UK economic rebound stronger than previously thought in Q2
The UK’s economic rebound was faster than expected in the second quarter as spending increased after the lockdowns were lifted, official figures show.
The Office for National Statistics (ONS) said gross domestic product (GDP) increased 5.5% between April and June after being revised up from the original estimate of 4.8%.
The ONS said that meant GDP was 3.3% lower than it was in the last quarter of 2019 before the pandemic, up from 4.4% previously estimated.
The main driver of the GDP upward revision was household spending, which contributed four percentage points of the 5.5% increase as restrictions eased to allow outdoor dining in April, and new restrictions were lifted in May.
While pent-up demand after the lockdown in early 2021 saw Britons increase spending, more recent GDP figures have shown a marked slowdown in the recovery in growth.
Figures at the start of the month showed economic growth slowed to 0.1% in July from 1.4% in June, and there are concerns that supply chain problems will further hamper recovery.
Martin Beck, Senior Economic Advisor of the EY Item Club, said: “The headwinds to growth due to the disruption of supply, the negative effects on household purchasing power, the feeling of rising prices inflation and energy prices mean that the recovery looks more fragile. “
However, he said, with record high job vacancies, favorable credit conditions and healthy household finances, “the recovery is far from short of support.”
ONS data showed that the health services and the arts sector performed better than initially thought, with households saving less and spending more as the economy opened up.
Jonathan Athow, deputy national statistician at the ONS, said: “Household savings fell particularly sharply in the last quarter from the record highs during the pandemic, as many people were once again able to spend on fuel. shopping, eating out and driving their cars. “
The ONS added that its revisions come after making “many improvements to sources and methods”, with more comprehensive data also from the health sector.
In the quarterly national accounts, the ONS also revised the first quarter figure for 2021, estimating that the economy has now contracted 1.4% better than feared, down from 1.6% previously. .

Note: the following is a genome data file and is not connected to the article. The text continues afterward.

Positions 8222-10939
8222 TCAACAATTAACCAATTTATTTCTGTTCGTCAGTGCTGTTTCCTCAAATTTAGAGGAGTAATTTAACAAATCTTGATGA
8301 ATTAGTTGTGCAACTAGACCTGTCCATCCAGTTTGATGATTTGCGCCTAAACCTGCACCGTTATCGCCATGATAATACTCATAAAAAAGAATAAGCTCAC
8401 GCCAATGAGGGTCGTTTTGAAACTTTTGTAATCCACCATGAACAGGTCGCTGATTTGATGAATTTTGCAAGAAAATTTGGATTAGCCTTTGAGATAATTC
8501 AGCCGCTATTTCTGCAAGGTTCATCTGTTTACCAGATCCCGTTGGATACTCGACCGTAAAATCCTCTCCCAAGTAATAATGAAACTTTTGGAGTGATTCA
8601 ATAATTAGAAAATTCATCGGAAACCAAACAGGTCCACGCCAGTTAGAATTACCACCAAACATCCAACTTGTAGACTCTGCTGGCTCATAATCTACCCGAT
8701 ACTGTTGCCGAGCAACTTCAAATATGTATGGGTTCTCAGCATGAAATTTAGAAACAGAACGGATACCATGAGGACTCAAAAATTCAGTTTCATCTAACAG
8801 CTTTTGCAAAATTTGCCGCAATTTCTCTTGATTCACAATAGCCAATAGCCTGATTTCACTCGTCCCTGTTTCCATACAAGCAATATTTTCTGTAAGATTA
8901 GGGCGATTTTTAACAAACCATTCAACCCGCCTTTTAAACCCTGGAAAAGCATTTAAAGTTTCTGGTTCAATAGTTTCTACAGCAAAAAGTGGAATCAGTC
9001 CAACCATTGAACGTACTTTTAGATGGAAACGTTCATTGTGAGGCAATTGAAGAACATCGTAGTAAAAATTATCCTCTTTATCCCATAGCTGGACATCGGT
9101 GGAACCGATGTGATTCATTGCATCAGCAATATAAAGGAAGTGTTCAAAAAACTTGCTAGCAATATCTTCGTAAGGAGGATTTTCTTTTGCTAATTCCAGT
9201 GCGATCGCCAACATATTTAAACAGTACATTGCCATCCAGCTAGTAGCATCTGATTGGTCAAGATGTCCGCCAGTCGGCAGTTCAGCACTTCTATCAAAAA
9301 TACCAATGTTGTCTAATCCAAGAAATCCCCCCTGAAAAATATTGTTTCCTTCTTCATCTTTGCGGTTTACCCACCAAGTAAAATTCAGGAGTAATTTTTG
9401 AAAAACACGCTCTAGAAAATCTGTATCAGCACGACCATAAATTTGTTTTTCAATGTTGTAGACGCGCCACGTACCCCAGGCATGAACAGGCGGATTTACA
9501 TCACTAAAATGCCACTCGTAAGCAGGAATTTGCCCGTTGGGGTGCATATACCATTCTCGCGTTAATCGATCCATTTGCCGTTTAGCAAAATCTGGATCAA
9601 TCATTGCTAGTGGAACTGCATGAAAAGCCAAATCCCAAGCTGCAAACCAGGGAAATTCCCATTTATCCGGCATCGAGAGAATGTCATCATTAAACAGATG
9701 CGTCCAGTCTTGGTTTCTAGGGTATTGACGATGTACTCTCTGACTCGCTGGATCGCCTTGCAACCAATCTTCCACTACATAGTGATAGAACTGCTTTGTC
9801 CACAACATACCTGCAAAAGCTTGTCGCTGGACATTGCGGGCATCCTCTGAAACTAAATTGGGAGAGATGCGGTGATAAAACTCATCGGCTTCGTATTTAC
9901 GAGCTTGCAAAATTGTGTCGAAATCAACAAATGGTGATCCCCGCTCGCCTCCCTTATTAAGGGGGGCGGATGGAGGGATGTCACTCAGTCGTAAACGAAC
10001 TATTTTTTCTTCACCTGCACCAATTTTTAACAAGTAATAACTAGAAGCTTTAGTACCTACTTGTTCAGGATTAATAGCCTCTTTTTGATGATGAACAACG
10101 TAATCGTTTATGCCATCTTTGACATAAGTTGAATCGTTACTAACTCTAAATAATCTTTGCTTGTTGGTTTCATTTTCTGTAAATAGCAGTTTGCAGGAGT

He added that the economy contracted a record 9.7% in 2020, after previously estimating a drop of 9.8%.
The latest data shows household spending jumped 7.9% in the second quarter, while the savings rate fell to 11.7% from 18.4% in the first three months of 2021, which was the second highest on record.
The figures showed the extent of the rebound in the hard-hit hospitality sector as restrictions were lifted and thanks to a boost from the Euro 2020 football tournament, with production of accommodation and food services soaring 87.6% in the quarter.
However, many sectors are held back by the current supply chain crisis and shortage of truck drivers, while soaring inflation is feared forcing consumers to curb spending.
The Bank of England recently lowered its third-quarter growth expectations to 2.1% from 2.9% previously forecast in August, partly blaming the more pessimistic view of supply chain problems and labor shortages. of work.
Separately, ONS figures also showed that the UK’s current account deficit – a measure of the country’s balance of payments with the rest of the world – narrowed slightly to £ 8.6 billion. in the second quarter, up from £ 8.9 billion revised in the previous three months. .
Excluding volatile precious metals, the deficit widened to £ 10.2 billion in the second quarter – or 1.8% of GDP – due to a declining UK trade balance and falling investment income foreigners.